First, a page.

Regarding Asana and Instagantt:
Most important question first: yes, @danielguajardok knew that our Timeline feature was being developed, and worked closely with @Jeff_Schneider and even some with Justin. I know that Daniel saw some preliminary mockups very early and working with Daniel was extremely helpful in creating some of our API features. In fact, the start date data model in the Asana product was shaped by Daniel’s experience and feedback from Instagantt, so his DNA is present in Asana itself!
We definitely noticed that Timeline was going to be very close to Instagantt in some ways and wanted to be as up-front as we could, and as we were headed to release Timeline we were happy to see that Daniel was moving to make Instagantt less dependent on Asana (such as developing his standalone version). This is fantastic because it not only allows for Instagantt to still be a great app for Asana but allows him to separate it from some of the restrictions and assumptions of the Asana product itself, which I know has held Instagantt back from time to time.
In general we’re strong advocates of sharing as much as we can with our developer community, doubly so when something on our roadmap will affect their apps. We really want to give visibility into what exactly we’re building so our app creators can have the time and insight into how to pivot or adjust. There are definitely challenges here, however. Some of these are obvious, such as risking sharing a roadmap that might change as we build out and test features, and others are not so obvious, like integrations we build being under another company’s press embargo. This happened with our Gmail integration, for instance, because Apps for Gmail was still under wraps on their end.
Since this is actually pretty complex and can require buy in from a lot of parties across Asana, it’s been less about following a concrete policy and more about keeping the lines of communication as open as possible on a case-by-case basis. This gives us a lot of flexibility in cases like Timeline / Instagantt, but does have the unfortunate side effect that we don’t have a hard-and-fast rule we can share for every case. Regardless, we do have a policy of “Transparency by default”, and it’s only when we feel like we’re constrained that we couldn’t be super open with our developers, and it frankly leaves a bad taste in our mouth when we have to do that .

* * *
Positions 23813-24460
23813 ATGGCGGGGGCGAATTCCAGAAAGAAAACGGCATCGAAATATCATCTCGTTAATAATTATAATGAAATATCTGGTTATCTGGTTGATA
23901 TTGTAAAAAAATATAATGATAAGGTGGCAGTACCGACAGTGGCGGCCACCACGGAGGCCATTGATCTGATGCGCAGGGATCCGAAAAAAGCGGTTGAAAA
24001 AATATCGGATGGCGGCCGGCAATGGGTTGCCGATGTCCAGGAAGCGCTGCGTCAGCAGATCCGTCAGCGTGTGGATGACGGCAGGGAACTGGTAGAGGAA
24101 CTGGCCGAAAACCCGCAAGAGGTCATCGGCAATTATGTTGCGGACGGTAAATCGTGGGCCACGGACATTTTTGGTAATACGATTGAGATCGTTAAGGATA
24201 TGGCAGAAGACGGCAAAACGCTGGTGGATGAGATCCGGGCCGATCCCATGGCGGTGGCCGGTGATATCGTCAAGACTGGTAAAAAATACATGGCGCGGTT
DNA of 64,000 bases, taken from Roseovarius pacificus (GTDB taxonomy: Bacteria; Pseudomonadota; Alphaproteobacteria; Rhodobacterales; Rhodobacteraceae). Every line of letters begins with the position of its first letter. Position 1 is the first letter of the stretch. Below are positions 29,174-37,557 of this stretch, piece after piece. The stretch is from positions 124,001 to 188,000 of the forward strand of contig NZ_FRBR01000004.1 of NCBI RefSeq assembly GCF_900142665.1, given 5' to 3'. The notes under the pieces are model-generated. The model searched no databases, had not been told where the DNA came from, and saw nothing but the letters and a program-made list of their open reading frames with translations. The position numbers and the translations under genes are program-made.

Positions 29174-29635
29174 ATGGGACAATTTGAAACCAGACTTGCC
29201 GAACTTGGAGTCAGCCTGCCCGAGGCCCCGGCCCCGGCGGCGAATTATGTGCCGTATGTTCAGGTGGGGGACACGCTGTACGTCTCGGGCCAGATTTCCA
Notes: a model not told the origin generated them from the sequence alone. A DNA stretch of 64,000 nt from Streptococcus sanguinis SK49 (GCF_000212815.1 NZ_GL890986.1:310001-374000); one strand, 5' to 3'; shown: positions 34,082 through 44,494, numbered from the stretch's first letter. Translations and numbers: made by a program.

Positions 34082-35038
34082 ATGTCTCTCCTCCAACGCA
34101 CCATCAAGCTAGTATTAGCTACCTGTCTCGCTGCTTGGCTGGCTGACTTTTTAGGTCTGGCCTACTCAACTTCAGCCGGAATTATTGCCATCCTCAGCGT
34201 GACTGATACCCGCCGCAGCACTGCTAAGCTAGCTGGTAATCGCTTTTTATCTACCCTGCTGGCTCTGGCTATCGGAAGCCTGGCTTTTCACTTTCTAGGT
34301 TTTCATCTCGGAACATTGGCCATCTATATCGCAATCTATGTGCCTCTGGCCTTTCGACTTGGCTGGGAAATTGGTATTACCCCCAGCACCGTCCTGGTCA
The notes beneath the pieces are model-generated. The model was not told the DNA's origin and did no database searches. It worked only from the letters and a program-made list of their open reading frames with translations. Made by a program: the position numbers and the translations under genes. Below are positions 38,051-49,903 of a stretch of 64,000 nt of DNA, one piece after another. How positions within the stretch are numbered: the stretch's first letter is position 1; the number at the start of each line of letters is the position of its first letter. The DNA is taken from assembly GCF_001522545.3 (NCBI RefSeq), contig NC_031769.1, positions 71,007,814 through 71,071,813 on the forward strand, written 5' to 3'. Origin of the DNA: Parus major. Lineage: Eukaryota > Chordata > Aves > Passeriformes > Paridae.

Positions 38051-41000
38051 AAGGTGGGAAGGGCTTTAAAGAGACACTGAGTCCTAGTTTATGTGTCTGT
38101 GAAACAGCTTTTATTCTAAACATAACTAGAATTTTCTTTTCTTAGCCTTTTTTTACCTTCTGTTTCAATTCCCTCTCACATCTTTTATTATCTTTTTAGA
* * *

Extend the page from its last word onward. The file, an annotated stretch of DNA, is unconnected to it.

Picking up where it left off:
Finally, yes, please do build apps for Asana! Since we shared a bit of a forward-looking vision in that video, I hope it’s a little more clear where the potential and the risks are for Asana apps (for instance, I would caution against building something that looks like the product/portfolio management features that JR talked about in the video ). To be clear and head off an impression that you didn’t really ask, but which we keep in the front of our minds a lot, we absolutely don’t view our app community as a source for features we might build into Asana at the expense of our developers’ time and effort. Sometimes what shows up on our roadmap (which is built from user feedback and our user research teams) ends up being in conflict with an existing app, and we always try to keep an eye out for when this might happen. I’m hoping that we can get even more open with where we’re going in the future, and as always, feel free to ask for feedback on app ideas here on the community or at firstname.lastname@example.org. We’ll try to communicate as much as we can about whether or not an idea sounds like it might get a little to close to potential Asana functionality before our developers invest time and money into building an integration (even if we might be unable to share specific details).